Wycinka Holzfällen
or Woodcutters

An intense theatrical rendition of Thomas Bernhard’s novel

By Luc Archambault

In an era where State and Art aren’t mixing well, especially in Poland, whose Right-wing catholic government has ceased to fund theatre works outside their narrow-minded views, as revealed last night by Lukasz Twakowski, director Krystian Lupa’s assistant, Thomas Bernhard’s novel, Woodcutters (Holzfällen, in German, published in 1984) is still an acute contemporary criticism of the subservient role devoted to artists leaching their way to funding and approval by higher authorities.

… an acute contemporary criticism of the subservient role devoted to artists leaching their way to funding and approval by higher authorities.

When the novel first came out, the second part of a trilogy exploring the Viennese art scene – the first part, The Loser (Der Untergeher, 1983), dealt with music, and the third, Old Masters (Alte Meister, Komödie, 1985), with painting – Bernhard was even accused by some friends, most notably the composer Gerhard Lampersberg, who recognized himself in the character of Gerhard Auersberge, a senile and pretentious self-proclaimed successor to Schönberg, the drunken host to this “artistic dinner” with his wife Maya, to which the narrator is invited.

Des arbres à abattre - Wycinka Holzfällen - Woodcutters – WestmountMag.ca

The tour de force in this adaptation is to incarnate the narrator as Thomas Bernhard himself, where the narrator in the novel isn’t identified. First billed as a satirical work, this novel soon resonated with chilling accuracy in the artistic milieu for its depiction of the artist as a supplicant, or even a parasite, of power for monetary means and in the end losing sight of his/her true vocation. Unsurprisingly, Thomas Bernhard has often been accused of being a Nestbeschumtzer (one who dirties his own nest) by his Austrian contemporaries.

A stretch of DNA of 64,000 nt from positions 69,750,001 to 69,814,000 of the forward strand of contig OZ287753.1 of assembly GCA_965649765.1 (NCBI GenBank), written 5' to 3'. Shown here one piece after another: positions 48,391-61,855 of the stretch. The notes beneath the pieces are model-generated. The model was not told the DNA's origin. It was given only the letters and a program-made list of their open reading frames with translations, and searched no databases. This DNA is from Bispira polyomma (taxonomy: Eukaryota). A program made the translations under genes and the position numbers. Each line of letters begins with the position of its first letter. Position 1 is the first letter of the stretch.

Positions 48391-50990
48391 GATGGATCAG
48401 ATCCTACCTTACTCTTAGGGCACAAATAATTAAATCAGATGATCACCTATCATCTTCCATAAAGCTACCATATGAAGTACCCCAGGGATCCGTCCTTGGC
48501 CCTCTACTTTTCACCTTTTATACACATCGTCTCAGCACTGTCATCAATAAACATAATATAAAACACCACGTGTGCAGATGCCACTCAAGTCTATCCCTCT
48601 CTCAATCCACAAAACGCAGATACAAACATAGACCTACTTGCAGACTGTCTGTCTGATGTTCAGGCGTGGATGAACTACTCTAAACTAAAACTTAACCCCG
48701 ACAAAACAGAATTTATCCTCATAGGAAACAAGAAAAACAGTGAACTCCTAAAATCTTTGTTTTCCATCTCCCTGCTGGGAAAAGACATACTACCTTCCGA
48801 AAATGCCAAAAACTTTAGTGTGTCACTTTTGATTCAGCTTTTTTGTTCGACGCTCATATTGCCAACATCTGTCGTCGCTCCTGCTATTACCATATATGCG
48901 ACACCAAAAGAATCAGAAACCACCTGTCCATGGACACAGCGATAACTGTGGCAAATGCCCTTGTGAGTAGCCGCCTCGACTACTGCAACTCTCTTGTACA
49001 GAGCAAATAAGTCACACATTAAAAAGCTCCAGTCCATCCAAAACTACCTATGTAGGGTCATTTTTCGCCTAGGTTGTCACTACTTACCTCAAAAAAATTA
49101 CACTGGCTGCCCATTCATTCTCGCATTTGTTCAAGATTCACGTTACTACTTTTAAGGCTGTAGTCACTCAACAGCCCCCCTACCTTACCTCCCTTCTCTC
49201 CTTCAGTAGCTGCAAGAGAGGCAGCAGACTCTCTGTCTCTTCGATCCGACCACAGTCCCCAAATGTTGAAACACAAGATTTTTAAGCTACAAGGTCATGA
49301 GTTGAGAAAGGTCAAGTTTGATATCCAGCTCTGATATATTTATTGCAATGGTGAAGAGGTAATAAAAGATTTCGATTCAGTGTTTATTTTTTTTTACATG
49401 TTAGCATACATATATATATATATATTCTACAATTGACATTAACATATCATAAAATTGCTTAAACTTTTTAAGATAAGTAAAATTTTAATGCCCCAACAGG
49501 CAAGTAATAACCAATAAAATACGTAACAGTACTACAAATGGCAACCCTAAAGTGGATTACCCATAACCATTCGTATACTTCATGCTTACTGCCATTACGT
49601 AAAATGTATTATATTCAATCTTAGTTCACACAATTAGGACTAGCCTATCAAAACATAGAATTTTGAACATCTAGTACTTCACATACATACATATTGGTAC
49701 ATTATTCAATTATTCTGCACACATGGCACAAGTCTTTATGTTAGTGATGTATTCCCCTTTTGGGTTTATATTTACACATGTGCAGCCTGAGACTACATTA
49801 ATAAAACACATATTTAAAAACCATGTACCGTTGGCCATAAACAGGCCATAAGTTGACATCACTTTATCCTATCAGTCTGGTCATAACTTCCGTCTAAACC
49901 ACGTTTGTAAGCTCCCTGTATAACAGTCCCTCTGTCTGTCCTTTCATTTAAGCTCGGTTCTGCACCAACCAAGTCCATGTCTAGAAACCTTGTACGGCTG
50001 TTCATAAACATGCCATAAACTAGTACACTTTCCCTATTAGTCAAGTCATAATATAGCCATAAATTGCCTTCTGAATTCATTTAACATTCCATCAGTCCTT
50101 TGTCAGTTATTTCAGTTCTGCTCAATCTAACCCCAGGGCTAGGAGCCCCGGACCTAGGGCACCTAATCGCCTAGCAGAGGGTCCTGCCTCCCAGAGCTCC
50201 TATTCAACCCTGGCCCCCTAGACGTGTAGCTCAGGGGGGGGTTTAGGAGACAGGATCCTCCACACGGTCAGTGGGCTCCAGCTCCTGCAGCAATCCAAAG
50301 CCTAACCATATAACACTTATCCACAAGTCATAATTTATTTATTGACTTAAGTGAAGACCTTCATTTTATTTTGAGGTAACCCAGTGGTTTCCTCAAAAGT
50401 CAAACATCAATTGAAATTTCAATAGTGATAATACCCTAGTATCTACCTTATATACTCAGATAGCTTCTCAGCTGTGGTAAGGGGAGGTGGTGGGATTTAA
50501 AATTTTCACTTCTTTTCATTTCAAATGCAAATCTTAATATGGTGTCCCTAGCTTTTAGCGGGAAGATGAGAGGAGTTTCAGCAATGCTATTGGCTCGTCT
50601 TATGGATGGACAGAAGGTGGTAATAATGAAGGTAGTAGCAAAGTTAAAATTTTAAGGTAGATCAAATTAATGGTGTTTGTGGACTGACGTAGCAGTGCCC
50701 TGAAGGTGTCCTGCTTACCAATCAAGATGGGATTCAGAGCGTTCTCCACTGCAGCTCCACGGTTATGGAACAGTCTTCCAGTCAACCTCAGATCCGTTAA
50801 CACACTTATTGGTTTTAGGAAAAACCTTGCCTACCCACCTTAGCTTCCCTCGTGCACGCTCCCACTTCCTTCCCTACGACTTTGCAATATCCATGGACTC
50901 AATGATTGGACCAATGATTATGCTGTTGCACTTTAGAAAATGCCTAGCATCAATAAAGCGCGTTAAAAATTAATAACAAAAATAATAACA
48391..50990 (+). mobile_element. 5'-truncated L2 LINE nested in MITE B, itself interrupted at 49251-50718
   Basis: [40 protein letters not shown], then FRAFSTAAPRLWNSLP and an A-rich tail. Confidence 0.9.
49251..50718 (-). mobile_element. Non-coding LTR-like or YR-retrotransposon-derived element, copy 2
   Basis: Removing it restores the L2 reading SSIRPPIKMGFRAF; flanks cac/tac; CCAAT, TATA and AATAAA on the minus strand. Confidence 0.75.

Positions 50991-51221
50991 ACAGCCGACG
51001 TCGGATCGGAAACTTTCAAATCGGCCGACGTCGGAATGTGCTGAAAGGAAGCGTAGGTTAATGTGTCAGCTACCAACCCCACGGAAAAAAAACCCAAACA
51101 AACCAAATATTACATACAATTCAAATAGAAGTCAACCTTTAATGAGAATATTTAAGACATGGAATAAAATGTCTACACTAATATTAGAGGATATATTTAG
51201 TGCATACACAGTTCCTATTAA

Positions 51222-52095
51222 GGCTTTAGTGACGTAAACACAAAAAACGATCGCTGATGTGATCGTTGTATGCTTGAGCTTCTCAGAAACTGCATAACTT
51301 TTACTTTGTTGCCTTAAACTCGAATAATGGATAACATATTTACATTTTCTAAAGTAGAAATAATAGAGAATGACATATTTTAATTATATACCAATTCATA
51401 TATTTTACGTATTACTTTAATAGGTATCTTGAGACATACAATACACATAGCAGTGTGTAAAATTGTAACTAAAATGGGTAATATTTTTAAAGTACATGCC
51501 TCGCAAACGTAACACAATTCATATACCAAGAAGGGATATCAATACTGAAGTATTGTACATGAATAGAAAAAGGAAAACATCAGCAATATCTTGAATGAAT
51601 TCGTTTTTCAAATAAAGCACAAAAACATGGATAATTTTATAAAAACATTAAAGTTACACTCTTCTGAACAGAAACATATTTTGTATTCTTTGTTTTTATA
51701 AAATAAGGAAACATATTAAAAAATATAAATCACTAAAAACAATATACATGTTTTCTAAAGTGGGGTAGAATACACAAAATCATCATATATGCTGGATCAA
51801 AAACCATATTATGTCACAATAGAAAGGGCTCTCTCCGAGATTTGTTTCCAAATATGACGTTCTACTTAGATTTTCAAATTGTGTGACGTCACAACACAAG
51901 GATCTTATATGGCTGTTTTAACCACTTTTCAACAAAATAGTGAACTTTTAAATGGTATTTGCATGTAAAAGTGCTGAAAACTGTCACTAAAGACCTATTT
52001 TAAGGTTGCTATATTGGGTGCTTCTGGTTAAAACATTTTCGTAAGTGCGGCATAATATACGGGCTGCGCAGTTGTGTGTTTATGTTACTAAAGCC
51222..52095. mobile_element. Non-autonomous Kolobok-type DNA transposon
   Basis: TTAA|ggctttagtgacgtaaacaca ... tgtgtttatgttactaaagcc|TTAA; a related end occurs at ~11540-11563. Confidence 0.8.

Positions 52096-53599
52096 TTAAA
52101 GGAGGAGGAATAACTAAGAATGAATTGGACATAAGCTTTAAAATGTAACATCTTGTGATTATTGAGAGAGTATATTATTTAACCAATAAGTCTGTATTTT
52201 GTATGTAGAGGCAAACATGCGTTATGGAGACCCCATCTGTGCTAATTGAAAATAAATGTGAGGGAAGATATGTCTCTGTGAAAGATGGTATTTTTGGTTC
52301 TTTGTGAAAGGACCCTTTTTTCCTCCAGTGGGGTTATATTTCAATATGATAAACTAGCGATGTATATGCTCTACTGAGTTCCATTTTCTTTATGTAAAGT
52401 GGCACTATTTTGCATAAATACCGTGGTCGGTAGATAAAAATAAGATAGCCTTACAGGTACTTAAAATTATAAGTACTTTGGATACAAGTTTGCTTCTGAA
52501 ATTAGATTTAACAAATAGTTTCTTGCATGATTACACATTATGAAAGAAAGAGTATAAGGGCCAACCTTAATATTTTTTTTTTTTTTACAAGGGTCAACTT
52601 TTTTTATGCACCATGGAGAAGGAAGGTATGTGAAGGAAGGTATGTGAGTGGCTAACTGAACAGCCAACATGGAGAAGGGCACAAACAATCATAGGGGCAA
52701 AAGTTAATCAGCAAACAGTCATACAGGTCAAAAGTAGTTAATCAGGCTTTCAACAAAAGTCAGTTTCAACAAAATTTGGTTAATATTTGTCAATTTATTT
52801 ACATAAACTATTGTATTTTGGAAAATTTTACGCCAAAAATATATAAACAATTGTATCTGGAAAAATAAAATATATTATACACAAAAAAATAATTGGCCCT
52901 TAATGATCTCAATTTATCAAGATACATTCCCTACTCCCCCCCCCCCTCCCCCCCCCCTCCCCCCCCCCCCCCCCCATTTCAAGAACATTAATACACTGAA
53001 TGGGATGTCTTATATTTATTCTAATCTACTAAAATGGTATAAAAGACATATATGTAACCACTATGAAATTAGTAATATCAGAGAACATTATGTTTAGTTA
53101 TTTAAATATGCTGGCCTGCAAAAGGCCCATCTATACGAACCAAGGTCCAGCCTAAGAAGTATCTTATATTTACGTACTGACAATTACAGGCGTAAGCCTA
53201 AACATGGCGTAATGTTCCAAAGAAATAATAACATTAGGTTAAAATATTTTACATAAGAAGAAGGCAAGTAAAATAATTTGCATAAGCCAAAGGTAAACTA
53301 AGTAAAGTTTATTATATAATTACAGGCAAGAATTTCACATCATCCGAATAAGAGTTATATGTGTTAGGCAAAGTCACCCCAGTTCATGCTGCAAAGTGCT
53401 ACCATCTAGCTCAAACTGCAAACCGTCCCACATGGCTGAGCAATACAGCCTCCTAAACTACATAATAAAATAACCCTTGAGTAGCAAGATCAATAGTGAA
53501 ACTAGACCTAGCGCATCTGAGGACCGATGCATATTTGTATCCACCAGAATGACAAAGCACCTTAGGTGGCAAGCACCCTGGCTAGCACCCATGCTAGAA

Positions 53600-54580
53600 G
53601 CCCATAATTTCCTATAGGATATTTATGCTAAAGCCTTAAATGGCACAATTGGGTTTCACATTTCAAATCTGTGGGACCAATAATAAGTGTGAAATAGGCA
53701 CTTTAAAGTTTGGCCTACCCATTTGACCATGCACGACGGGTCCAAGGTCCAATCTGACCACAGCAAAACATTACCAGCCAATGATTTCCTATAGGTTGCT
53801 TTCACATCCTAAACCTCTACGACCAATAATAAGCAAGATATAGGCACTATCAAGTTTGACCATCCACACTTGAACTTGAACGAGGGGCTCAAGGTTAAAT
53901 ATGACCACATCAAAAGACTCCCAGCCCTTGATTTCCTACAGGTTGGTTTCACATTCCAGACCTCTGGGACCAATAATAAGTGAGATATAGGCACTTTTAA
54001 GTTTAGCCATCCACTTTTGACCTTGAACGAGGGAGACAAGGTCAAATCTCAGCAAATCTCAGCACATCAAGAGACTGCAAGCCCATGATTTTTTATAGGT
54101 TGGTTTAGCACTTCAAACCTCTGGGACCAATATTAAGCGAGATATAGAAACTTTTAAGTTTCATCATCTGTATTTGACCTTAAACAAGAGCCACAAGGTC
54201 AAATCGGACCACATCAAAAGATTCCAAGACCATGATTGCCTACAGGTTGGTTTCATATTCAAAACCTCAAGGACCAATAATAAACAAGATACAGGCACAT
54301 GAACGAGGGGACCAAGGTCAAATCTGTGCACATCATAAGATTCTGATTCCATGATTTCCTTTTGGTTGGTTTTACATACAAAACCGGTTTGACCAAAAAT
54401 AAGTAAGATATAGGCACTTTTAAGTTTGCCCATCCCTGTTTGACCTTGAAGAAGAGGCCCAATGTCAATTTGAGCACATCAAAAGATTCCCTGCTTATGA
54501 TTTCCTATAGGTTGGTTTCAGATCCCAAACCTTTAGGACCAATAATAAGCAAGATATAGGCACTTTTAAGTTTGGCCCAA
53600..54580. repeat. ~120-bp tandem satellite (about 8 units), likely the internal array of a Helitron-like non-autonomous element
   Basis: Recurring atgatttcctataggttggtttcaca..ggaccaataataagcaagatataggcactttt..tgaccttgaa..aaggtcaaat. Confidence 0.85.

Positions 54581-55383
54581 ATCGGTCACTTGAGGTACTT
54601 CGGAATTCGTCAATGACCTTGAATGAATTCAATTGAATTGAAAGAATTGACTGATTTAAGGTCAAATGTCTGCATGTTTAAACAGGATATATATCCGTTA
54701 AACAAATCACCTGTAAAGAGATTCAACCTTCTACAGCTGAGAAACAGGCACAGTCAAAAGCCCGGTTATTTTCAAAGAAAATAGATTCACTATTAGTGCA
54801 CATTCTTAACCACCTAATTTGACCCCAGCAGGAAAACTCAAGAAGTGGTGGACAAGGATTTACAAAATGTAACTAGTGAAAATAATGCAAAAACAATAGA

… this is the genius of Bernhard – he put his finger right in the wound, right at the heart of the cesspool that lingers when Art takes a second place to politics.

This is a major play. With a length of 4 hours and 40 minutes, it will be hard on those who come from a full meal, especially the first act, in which the mood is set, with banalities flying to and fro. But after the intermission, with all hell breaking loose, time will seem to disappear, so strong is the verbal fight between the guests, as well as the denunciation of the subservient role of art in our modern society.Bouton S'inscrire à l'infolettre – WestmountMag.caBecause this is the genius of Bernhard – he put his finger right in the wound, right at the heart of the cesspool that lingers when Art takes a second place to politics. And with this Polish version of this magnificent book, it takes one to another level altogether. The supertitles are in both French and English. This is a must see play, especially in our troubled times in which Art faces diminishing subsidies from Governments all over our Democratic countries…

Images: FTA – Festival TransAmériques

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Luc Archambault WestmountMag.ca

Luc Archambault
Writer and journalist, globe-trotter at heart, passionate about movies, music, literature and contemporary dance, came back to Montreal to pursue his unrelenting quest for artistic meaning.




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